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aisle altar ancient angels angles antique apse Aquileia arcade arches arms baptistery basilica belonged beneath bishop building built Byzantine campanile Capodistria caps carved castle cathedral Cattaro centre chapel Child choir Christ church ciborium coast colonnettes colour columns cornice Croats cross crown Dalmatia door early enamel facade figures fragments gate gilded Giovanni Gothic Grado Greek half-length harbour head high-altar hill houses Hungary inscription island Istria Liburnian lion loggia Madonna marble Maria Monte mosaic moulding Muggia nave niches octagonal ornament Ossero painted palace panel Parenzo Patriarch Patriarch of Grado pavement piazza pierced piers pilasters Pirano podesta Pola Porta portion Ragusa relief reliquary remains Renaissance restored Roman round Rovigno sacristy saints Salona sarcophagus scrolls seat Sebenico shows side silver slabs Slav Spalato spandrils stone towers town Trau Trieste vault Veglia Venetian Venice Virgin walls Zara
Page 163 - Roman remains existing are : a triumphal arch said to have been erected in honour of the Emperor Claudius II...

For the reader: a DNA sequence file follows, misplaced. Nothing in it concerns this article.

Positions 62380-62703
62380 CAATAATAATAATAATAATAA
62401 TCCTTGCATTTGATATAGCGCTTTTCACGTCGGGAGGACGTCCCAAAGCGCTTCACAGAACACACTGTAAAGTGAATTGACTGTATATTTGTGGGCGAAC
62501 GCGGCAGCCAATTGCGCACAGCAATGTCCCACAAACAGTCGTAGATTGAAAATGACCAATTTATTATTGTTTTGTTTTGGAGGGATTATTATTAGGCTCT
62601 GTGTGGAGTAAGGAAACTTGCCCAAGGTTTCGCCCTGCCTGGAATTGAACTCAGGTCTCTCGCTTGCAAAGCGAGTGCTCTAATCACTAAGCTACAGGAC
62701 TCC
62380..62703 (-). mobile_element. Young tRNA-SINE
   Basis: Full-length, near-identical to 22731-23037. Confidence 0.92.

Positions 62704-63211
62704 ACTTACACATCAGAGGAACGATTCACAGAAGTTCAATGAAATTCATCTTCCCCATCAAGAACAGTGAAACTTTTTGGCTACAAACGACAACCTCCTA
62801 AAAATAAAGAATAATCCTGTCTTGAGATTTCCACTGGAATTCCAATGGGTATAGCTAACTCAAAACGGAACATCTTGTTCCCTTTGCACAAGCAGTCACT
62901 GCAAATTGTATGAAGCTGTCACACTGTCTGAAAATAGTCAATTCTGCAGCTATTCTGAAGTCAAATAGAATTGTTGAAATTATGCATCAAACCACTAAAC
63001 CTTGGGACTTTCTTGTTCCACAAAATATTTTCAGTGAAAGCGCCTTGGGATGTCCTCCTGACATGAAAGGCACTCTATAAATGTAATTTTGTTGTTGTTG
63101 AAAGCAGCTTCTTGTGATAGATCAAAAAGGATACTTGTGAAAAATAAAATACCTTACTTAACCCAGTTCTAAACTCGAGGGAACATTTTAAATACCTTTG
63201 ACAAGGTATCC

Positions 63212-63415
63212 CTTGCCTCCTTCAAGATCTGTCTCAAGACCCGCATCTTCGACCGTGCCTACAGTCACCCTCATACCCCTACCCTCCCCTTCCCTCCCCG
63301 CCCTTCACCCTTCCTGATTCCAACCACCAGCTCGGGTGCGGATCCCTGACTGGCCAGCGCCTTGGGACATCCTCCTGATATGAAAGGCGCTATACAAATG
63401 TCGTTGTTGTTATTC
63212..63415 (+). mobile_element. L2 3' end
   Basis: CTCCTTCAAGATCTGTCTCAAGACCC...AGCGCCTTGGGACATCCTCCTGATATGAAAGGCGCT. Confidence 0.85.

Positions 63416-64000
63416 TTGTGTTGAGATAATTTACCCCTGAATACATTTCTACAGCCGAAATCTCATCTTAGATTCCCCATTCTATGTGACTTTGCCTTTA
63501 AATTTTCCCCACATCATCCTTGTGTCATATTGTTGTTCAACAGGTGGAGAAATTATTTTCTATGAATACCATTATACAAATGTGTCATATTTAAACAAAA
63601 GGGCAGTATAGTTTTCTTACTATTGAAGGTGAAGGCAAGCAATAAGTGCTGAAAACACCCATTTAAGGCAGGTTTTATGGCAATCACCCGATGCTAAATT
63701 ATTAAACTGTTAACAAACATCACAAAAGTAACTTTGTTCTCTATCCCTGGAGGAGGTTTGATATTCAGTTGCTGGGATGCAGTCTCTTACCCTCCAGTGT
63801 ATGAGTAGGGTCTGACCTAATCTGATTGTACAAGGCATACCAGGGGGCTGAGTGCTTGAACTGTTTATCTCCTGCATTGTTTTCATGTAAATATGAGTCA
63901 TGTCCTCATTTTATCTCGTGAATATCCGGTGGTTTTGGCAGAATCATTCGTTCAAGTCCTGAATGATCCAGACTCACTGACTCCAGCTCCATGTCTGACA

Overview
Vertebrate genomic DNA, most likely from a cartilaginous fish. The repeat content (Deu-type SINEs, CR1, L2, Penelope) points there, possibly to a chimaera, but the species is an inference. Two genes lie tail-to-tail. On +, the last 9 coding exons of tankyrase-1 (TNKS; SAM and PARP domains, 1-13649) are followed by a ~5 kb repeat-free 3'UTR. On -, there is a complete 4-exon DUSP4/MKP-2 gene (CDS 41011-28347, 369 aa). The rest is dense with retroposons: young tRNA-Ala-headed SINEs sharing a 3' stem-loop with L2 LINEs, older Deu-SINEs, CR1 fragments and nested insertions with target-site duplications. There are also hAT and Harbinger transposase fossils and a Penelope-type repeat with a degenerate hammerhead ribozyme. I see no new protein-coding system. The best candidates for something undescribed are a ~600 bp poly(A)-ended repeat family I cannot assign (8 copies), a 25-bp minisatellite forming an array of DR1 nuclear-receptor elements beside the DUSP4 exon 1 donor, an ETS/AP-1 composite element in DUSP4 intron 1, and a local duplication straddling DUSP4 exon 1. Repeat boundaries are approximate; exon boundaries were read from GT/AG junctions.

Page 264 - ... great campanile and the colonnade of Diocletian's palace, gradually grows more impressive in the failing light. It is distinctly asserted by Strabo that Trau, the ancient Tragurium, was founded in the fourth century BC by Greek Sicilians from Lissa. At a later date it was certainly a Roman colony. After the fall of the Western empire it was subject to the emperors of Byzantium, and for forty years or so in the ninth century to the Franks, after which Hungarians, Byzantines, Genoese, and Croats...
Page 345 - Tomaso Paleologo despota del Peloponeso donato a Giorgio Radovanovich civi Raguseo 1452.
Page 339 - Rector himself being killed, and all the other palaces, churches, monasteries, and houses in the city, everything being overthrown, and there was much loss of life ; the havoc was increased by the huge rocks which fell from the mountains ; thus the city became a heap of stones. At the same time, a wind having arisen, misfortune was...
Page 290 - He received the tolls paid for living in the village ; and there was a kind of corvee of forced work. Moreover, he had the right to buy the houses of those who sold them, at a third less than their real value, to sell again to fresh inhabitants.